2. Offer a move-n-sit cushion, wiggle seat, or theraband seat modification– Children who seek out movement often have difficulty sitting still in class. These children may benefit from some added movement opportunities to assist their body in focusing and attending to tasks. Often, move-n-sit cushions, wiggle seats, or tying a theraband around the two front legs of the chair offers the child just enough opportunity to stay aroused and attended without becoming too distracting.
  3. Assign classroom chores– for those children who are underresponsive to proprioceptive input, activities such as watering flowers, carrying books to and from the library, sweeping or mopping the floors, and cleaning the chalkboard are all effective ways to target the body’s proprioceptive system, which gives the body’s muscles and joints the resistant heavy work they crave. Often, these children require an adult to help them identify when their body needs to take a break and move around[2]. They may not register that their body is in an awkward, uncomfortable position when seated at their desk. Heavy work activities are often helpful in allowing their body to become more regulated and aware of their surroundings.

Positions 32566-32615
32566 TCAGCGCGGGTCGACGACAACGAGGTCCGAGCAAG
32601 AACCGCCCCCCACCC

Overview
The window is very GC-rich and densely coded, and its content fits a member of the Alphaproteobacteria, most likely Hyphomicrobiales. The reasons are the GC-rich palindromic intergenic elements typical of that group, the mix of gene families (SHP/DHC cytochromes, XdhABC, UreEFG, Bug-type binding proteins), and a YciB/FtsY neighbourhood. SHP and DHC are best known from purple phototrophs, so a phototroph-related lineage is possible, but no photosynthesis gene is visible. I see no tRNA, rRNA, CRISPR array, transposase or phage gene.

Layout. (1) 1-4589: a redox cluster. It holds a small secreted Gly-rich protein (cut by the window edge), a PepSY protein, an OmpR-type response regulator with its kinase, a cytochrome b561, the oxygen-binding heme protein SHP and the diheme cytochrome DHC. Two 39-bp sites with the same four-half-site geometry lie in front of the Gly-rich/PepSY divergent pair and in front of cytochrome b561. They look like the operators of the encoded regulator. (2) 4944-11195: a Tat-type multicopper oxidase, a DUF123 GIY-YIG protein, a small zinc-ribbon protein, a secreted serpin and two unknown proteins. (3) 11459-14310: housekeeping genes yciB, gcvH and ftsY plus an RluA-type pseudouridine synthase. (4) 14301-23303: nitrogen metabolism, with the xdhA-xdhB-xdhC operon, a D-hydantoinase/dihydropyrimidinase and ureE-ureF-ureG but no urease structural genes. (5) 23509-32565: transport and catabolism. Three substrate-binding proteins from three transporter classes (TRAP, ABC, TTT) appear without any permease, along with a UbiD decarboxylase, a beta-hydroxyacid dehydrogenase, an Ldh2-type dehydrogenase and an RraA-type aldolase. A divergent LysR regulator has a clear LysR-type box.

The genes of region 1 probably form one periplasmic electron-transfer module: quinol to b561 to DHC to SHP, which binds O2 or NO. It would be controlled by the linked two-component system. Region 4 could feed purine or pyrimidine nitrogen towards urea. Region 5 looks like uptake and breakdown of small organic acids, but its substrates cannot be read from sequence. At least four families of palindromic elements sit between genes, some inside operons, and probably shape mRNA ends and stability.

4. Reduce visual clutter and auditory noise– For those children who are overresponsive to visual and/or auditory input, try and use natural light versus fluorescent lighting and reduce classroom background chatter whenever possible. Reducing visual and auditory external stimuli may help with overall attention and focus.  For grade school children, decreasing the amount of math problems on a page, and leaving plenty space between each problem may assist with better performance when working.